During the negotiation period many commentators have opined that the intellectual quality of the US official statements and the US think-tank products could be improved. Perhaps all is not lost, however, as at least some US officials have grasped the changes in Russian weapons and the Russian economy that make it necessary to sit down and do serious talking. For example, the top US general has announced that the world has moved from a unipolar setup to a multipolar one, and that the US is now only one of the poles, the others being China and Russia. The US general has engaged in “deconfliction” talks with the top generals of China and Russia—presumably to try and ward off any mistakes that could wind up frying the world to a crisp. In addition, the head of the CIA has allowed the CIA Fact Book to be published publicly showing that China and Russia are much higher-ranked in GDP than most politicians and pundits in the US give them credit for. China is significantly out in front, and Russia is sixth and closing in on fifth place. Finally, a former First Lady and Secretary of State has written that the massive US aircraft carriers are to a large extent obsolete and that the F-35 fighter jet does not live up to expectations. There is a widespread feeling that the US is behind the Russians in hypersonic weapons, air defense, and probably electronic warfare also.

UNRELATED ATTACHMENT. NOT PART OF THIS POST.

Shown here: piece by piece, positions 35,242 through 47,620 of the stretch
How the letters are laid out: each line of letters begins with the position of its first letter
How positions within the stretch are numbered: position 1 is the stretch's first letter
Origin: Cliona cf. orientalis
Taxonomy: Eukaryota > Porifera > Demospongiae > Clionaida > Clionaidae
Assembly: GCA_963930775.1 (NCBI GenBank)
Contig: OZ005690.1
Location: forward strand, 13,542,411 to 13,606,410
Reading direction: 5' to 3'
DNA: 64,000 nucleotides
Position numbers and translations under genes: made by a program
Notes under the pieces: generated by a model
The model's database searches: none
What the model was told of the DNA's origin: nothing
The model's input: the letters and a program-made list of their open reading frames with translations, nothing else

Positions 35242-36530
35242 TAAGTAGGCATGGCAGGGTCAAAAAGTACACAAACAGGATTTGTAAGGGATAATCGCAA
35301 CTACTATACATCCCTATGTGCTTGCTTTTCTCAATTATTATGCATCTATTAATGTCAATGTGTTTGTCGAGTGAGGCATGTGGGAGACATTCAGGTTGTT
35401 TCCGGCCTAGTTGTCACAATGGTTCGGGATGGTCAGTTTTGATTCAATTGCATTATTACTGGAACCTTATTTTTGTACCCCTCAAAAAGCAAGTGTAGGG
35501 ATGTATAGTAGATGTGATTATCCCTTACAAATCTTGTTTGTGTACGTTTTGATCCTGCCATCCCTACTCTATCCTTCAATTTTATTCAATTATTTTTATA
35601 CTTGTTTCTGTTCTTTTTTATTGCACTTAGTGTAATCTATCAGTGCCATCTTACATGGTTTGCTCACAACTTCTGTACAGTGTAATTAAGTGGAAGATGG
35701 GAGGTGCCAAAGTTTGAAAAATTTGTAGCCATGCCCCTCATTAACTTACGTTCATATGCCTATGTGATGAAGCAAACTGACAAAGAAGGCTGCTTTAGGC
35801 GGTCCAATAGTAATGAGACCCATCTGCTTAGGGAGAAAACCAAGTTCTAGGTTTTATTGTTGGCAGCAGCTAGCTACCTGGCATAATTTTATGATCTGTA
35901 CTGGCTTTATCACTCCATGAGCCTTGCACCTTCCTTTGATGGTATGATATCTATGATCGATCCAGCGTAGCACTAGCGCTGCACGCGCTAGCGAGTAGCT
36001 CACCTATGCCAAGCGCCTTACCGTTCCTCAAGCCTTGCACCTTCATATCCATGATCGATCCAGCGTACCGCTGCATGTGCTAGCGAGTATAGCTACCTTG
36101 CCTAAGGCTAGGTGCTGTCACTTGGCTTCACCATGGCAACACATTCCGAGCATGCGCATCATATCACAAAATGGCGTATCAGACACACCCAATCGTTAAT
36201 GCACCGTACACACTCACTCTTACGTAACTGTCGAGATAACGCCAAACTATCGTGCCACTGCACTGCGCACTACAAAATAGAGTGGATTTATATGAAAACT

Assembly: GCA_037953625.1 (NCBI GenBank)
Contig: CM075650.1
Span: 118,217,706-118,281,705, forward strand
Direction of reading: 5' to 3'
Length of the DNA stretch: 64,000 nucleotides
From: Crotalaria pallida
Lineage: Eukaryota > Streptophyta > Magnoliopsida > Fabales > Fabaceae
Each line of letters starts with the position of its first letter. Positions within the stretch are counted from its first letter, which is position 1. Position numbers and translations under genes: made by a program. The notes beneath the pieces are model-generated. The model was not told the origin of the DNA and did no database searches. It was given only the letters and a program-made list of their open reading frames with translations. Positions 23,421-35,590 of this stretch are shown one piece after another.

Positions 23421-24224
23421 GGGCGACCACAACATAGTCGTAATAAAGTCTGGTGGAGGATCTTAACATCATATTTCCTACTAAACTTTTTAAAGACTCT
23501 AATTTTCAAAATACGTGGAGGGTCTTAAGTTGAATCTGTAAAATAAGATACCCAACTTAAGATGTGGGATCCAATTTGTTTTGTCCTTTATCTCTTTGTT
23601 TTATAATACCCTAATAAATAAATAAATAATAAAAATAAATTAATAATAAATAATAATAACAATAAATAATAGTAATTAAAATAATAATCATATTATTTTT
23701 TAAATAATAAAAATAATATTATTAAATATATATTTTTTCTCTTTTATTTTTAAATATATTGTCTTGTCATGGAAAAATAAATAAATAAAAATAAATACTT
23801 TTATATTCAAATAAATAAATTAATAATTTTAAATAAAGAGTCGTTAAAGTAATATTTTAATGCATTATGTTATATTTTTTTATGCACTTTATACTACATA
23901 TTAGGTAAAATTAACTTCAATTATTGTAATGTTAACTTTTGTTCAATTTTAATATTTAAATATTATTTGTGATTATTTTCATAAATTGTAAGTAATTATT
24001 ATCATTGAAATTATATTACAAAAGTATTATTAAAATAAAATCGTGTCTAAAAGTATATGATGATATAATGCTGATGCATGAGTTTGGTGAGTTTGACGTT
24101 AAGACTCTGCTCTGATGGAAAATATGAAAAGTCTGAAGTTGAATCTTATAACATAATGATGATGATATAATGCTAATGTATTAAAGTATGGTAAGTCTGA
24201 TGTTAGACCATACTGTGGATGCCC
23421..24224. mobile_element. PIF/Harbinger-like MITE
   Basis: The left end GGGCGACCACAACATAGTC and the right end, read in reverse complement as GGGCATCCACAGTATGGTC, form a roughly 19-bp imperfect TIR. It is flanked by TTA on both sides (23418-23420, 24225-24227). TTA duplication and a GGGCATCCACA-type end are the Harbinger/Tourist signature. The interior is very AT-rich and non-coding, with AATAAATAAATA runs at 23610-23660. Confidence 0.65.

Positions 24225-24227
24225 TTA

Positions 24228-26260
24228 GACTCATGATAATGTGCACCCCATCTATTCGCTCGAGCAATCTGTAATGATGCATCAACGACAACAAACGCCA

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This Is How the U.S. Does ‘Dialogue’, by Pablo Escobar

Are Vladimir Putin’s proposals being rejected out of hand? From Pablo Escobar at unz.com:

Washington will not consider Russian proposals on no expansion of NATO, and has no intention of even discussing the idea. So much for “dialogue”.

It was the first high-level Russia-NATO meeting since 2019 – coming immediately after the non sequitur of the U.S.-Russia “security guarantee” non-dialogue dialogue earlier in the week in Geneva.

So what happened in Brussels? Essentially yet another non-dialogue dialogue – complete with a Kafkaesque NATO preface: we’re prepared for dialogue, but the Kremlin’s proposals are unacceptable.

This was a double down on the American envoy to NATO, Julianne Smith, preemptively blaming Russia for the actions that “accelerated this disaster”.

By now every sentient being across Eurasia and its European peninsula should be familiar with Russia’s top two, rational demands: no further NATO expansion, and no missile systems stationed near its borders.